Fetal Genetic Testing

fetal testingAs more and more of the human genome is understood, genetic testing is becoming increasingly useful for diagnosing certain genetic disorders. There are good genetic tests for some congenital disorders, but not all disorders.

During a normal pregnancy, there are two ways to sample the fetus’ DNA that are in general use: amniocentesis and chorionic villus sampling. Finding enough fetal DNA in the mother’s blood for testing is still in the research stage. Embryos from in vitro fertilization are screened in a different way, and the science of this screening is also evolving.

Amniocentesis

The test is very safe when done during the second trimester, usually between 15 and 20 weeks of pregnancy. Amniocentesis is not as safe earlier in pregnancy, when there is less fluid and a greater chance the needle could injure the baby.

New genetic abnormalities are more likely as women get older, with 35 years of age the usual cut-off for testing. 

However, this means that a mother who finds out her baby will have a congenital disorder would have to decide if she wanted to terminate her pregnancy during the second trimester. This is more difficult emotionally and physically than an early pregnancy termination. When amniocentesis is done by a well-trained physician, the risk of miscarriage is 0.1% to 0.2%. Amniocentesis has been in use the longest. The procedure involves using a needle that is placed through the abdomen and into the uterus, to obtain amniotic fluid, which contains fetal cells. These will then be tested to see if the chromosomes are normal. Examining the chromosomes is called karyotyping.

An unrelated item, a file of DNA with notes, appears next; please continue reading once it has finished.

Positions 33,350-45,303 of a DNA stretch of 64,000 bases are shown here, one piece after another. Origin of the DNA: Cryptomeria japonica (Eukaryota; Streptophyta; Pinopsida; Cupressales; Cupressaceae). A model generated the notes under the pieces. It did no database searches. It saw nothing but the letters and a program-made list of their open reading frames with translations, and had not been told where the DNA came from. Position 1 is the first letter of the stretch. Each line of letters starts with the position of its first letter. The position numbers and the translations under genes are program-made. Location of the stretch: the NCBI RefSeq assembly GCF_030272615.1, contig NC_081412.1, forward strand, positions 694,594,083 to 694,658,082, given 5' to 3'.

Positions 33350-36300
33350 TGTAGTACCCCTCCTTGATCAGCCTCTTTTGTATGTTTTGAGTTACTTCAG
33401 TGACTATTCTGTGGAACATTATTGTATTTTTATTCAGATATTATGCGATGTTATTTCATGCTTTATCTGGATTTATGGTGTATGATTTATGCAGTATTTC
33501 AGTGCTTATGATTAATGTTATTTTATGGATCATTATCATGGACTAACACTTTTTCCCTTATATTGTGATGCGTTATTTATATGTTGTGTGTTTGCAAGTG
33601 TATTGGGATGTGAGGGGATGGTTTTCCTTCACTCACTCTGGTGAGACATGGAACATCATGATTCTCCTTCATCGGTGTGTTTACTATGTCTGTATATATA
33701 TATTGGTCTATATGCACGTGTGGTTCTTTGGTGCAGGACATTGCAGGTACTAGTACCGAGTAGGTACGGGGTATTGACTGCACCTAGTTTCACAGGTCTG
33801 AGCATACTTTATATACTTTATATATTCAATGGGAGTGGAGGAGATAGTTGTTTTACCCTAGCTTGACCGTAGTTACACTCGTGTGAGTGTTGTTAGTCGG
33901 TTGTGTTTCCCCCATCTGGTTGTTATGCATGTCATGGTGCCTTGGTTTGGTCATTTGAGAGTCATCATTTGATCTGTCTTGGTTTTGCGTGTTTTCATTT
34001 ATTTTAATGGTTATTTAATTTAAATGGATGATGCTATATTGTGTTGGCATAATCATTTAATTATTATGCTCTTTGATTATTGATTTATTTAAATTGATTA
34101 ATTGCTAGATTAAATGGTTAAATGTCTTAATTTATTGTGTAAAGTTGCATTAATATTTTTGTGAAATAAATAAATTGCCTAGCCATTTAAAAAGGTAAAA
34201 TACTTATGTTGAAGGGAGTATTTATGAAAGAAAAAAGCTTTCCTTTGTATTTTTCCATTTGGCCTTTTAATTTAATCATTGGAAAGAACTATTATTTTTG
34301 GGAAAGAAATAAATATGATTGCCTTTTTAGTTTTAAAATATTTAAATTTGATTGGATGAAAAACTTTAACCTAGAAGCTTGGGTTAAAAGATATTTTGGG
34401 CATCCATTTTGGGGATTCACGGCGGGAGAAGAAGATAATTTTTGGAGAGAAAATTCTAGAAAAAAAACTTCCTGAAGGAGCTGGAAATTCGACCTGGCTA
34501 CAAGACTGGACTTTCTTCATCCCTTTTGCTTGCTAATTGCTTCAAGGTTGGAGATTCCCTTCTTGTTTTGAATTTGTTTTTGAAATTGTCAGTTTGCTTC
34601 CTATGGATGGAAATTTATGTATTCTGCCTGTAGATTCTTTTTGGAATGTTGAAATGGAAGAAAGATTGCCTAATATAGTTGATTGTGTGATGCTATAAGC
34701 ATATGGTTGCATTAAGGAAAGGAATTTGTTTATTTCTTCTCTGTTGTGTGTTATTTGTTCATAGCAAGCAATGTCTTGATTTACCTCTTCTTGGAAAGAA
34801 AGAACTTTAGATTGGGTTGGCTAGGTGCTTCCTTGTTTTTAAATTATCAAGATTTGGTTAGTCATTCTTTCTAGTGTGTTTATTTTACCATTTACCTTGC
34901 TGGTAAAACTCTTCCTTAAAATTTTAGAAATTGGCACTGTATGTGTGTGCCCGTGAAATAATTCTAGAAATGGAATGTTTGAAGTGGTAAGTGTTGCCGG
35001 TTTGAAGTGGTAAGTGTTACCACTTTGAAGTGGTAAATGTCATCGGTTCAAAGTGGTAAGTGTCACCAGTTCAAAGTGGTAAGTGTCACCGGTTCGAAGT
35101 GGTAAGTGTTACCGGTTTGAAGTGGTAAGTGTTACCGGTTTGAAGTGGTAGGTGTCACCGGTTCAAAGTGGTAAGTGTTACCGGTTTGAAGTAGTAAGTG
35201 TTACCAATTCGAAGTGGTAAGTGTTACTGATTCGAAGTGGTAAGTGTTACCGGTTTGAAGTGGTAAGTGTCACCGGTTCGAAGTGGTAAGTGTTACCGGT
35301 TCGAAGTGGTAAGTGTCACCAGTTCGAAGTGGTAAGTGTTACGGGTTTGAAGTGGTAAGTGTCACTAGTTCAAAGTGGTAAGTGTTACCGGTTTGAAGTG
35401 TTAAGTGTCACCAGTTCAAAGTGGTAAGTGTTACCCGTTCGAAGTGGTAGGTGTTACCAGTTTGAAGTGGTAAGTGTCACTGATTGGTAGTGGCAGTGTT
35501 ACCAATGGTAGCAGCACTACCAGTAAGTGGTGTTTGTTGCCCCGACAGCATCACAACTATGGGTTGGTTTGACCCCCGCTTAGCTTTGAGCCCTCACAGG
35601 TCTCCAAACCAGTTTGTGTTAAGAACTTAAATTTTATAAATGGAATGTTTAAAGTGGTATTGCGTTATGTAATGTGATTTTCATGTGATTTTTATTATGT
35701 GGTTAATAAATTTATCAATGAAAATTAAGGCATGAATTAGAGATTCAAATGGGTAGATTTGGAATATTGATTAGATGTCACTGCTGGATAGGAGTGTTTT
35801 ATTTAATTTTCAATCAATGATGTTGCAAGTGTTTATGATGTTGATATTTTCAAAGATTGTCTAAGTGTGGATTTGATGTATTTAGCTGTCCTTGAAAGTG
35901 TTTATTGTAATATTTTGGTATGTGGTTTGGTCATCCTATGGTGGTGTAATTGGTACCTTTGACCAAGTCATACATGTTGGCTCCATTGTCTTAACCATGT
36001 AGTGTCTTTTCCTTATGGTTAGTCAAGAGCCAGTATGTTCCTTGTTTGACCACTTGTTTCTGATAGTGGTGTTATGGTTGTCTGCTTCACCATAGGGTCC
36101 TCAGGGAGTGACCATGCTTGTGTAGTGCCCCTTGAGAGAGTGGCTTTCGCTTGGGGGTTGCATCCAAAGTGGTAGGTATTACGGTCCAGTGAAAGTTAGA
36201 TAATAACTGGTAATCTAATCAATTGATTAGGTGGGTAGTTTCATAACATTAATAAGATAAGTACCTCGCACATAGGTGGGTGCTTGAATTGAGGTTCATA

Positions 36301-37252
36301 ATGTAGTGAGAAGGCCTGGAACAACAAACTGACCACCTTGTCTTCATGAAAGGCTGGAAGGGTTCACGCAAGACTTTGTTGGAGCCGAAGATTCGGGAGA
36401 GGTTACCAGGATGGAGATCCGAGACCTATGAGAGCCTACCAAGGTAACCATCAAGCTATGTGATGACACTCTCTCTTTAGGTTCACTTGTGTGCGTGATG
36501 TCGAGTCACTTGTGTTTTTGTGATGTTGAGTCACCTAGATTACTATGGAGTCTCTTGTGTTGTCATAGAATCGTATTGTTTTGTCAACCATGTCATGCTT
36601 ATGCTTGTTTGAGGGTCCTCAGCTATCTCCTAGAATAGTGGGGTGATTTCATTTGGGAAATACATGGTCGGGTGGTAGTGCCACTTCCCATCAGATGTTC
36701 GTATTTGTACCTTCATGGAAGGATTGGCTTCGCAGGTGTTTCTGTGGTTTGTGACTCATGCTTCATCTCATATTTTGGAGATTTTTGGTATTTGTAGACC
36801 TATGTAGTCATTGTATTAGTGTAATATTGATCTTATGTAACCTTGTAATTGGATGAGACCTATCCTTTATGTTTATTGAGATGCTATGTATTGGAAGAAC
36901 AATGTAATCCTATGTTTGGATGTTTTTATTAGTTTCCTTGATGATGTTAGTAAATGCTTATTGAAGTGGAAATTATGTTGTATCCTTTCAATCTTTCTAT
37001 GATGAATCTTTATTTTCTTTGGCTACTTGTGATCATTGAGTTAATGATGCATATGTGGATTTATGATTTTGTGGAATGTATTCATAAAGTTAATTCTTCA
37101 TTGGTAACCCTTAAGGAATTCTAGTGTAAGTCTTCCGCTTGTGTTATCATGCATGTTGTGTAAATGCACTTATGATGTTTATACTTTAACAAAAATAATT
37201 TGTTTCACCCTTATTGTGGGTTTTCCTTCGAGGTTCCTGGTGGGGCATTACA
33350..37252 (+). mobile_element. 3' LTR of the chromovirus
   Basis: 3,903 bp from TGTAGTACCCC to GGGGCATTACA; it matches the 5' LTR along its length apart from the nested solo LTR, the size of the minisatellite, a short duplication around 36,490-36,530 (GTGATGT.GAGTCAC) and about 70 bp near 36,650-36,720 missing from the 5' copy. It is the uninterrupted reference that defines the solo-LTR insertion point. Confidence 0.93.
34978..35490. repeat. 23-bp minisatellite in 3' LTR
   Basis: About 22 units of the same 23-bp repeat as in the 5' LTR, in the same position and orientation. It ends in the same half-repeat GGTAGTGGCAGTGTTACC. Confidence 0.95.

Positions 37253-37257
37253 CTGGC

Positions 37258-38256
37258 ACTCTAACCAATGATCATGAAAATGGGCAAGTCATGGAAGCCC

Chorionic Villus Sampling 

Chorionic villus sampling (CVS) can be done earlier in pregnancy. It means getting a sample of placental membranes that have some of the baby’s cells. Chorionic villus sampling is usually done between 10 and 12 weeks. Ultrasound is used to determine whether the sample should be obtained through the abdomen or via the vagina and cervix. Again, with a skilled physician doing the procedure, the rate of miscarriage is approximately 0.2%.

While CVS can be done earlier, allowing for an easier termination of pregnancy if that is what is desired, more doctors are expert in amniocentesis.

Research is being done to find a way to isolate enough of the fetus’ blood in the mother’s circulation to be analyzed. Though, this kind of testing is not done in regular practice.

When a couple is undergoing IVF, their embryos will usually undergo some genetic screening before transfer. The success of the screening depends on the methods and experience of the center at which the IVF is performed. While some IVF centers report good results, others have found that taking a genetic sample of a tiny embryo may reduce the chance of a subsequent pregnancy. If a pregnancy occurs, further testing can be done later.

Why do people want genetic testing?
In some cases, there are inherited conditions in the family that they do not want to pass on to their children. Many of these conditions are more common in specific ethnic groups.

There are two of each chromosome. A dominant genetic condition will occur if a child gets the abnormal gene on one chromosome. A recessive condition will only cause illness if both copies of the chromosome have the abnormal gene. X-linked (recessive) disorders usually occur only in men who have one X chromosome and one Y chromosome. The X chromosome comes from the mother, so women carry X-linked diseases but do not have them.

Parents-to-be with family histories of any of these disorders can be checked for carrier status. They can use the information to decide if they want to do genetic testing on the fetus.

Some of the more common and best know conditions include: